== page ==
Fig. 1: Visualisation of what a variable-based model in social psychology is (left) and what an agent-based model in social simulation is (right).

Comparing models

The discussion then moved from describing the meaning of “a model” to comparing similarities and differences between the concepts and approaches, but also what seems similar but is not…

Similar. The core commonalities of models in social psychology (VBM) and agent-based social simulation (ABM) are 1) the use of models to specify, test and/or explore (causal) relations between variables and 2) the ability to perform systematic experiments, surveys, or observations for testing the model against the real world. This means that words like ‘experimental design’, ‘dependent, independent and control variables’ have the same meaning. At the same time some aspects that are similar are labelled differently. For instance, the effect size in VBMs reflects the magnitude of the effect one can observe. In ABMs the analogy would be the sensitivity analysis, where one tests for the importance or role of certain variables on the emerging patterns in the simulation outcomes.

False Friends. There are several concepts that are given similar labels, but have different meanings. These are particularly important to be aware of in interdisciplinary settings as they can present “false friends”. The false friends we unpacked in our conversations are the following:

  • Model: whether the model is variable-based in social psychology (VBM) or agent-based in social simulation (ABM). The VBM focuses on the relation between two or a few variables typically in one snapshot of time, whereas the ABM focuses on the causal relations (mechanisms/processes) between (entities (agents) containing a number of) variables and simulates the resulting interactions over time.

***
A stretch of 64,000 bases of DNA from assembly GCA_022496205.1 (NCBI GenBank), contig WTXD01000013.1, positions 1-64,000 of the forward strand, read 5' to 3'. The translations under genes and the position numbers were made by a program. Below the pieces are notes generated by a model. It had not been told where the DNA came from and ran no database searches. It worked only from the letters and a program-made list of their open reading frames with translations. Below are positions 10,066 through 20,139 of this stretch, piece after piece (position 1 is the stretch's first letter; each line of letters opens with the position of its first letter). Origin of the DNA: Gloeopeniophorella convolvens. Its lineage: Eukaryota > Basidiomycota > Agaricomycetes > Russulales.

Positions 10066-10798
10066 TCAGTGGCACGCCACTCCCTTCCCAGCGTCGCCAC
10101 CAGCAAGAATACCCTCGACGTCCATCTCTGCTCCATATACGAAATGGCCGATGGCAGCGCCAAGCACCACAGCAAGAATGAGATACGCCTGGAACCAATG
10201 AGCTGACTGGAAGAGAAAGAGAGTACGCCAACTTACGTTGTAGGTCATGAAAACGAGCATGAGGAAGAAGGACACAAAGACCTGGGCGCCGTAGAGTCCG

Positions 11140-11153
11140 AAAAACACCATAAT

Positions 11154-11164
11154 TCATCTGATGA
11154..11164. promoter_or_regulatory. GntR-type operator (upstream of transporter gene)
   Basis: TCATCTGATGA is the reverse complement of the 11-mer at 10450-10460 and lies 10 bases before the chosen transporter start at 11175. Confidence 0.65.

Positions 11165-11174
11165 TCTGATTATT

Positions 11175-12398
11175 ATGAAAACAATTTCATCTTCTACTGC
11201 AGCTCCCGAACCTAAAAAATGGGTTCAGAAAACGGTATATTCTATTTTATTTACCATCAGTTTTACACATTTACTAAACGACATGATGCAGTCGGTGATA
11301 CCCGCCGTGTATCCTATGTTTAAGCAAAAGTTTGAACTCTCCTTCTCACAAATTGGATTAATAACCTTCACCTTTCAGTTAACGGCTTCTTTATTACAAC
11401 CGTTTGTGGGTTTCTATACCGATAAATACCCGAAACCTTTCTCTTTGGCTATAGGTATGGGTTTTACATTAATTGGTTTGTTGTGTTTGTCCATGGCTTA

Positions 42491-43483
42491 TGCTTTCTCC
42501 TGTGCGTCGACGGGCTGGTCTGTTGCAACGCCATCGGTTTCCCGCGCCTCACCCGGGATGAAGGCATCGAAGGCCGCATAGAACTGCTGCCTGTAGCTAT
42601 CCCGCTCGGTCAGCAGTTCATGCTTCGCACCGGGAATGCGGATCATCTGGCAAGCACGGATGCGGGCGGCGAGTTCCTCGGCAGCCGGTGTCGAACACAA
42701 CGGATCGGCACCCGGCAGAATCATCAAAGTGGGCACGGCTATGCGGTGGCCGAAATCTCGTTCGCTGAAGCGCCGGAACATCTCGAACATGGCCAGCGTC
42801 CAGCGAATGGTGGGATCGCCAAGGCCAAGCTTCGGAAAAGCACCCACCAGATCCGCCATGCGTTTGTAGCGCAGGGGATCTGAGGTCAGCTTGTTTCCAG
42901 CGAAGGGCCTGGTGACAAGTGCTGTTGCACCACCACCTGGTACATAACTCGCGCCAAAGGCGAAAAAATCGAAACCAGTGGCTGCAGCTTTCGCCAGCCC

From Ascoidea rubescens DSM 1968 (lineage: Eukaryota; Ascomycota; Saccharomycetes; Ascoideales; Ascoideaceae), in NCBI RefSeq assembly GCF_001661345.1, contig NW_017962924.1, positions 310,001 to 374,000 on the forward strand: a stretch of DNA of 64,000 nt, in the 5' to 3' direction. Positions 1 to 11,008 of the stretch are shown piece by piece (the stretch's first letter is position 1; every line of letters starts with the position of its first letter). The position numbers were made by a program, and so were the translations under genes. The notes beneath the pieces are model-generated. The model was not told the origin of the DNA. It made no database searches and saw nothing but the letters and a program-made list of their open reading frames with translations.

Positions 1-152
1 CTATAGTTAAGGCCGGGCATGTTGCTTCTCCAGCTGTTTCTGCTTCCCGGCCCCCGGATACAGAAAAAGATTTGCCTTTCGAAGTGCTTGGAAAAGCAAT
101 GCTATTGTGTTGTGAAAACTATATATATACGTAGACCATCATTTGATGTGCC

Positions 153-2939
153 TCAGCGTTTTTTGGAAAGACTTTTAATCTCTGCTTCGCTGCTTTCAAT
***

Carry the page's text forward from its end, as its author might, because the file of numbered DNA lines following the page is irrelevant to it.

• Prediction: in VBMs a prediction is a variable-level claim, stating the expected magnitude of a  relation between two or few variables. In ABMs prediction would instead be a claim about the future real-world system-level developments on the basis of observed phenomena in the simulation outcomes. In case such prediction is not the model purpose (which is likely), each future simulated system state is sometimes labelled nevertheless as a prediction, though it doesn’t mean to be necessarily accurate as a prediction to the real-world future. Instead, it can for example be a full explanation of the mechanisms required to replicate the particular phenomenon or a possible trajectory of which reality is just one. 
  • Variable: here both types of models have variables (a label of some ‘thing’ that can have a certain ‘value’). In ABMs there can be many variables, some that have the same function as the variables in VBM (i.e., denoting a core concept and its value). Additionally, ABMs also have (many) variables to make things work.
  • Effect size: in VBM the magnitude of how much the independent variable can explain a dependent variable. In ABM the analogy would be sensitivity analysis, to determine the extent to which simulation outcomes are sensitive to changes in input settings. Note that, while effect size is critical in VBMs, in ABMs small effect sizes in micro interactions can lead toward large effects on the macro level.
  • Testing: VBMs usually test models using some form of hypothesis testing, whereas ABMs can be tested in very different ways (see David et al (2019)), depending on the purpose they have (e.g., explanation, theoretical exposition, prediction, see Edmonds et al. (2019)), and on different levels. For instance, testing can relate to the verification of the implementation of the model (software development specific), to make sure the model behaves as designed. However, testing can also relate to validation – checking whether the model lives up to its purpose – for instance testing the results produced by the ABM against real data if the aim is prediction of the real world-state.
  • Internal validity: in VBM this is to assure the causal relation between variables and their effect size. In ABMs it refers to the plausibility in assumptions and causal relations used in the model (design), e.g., by basing these on expert knowledge, empirical insights, or theory rather than on the modeller’s intuition only.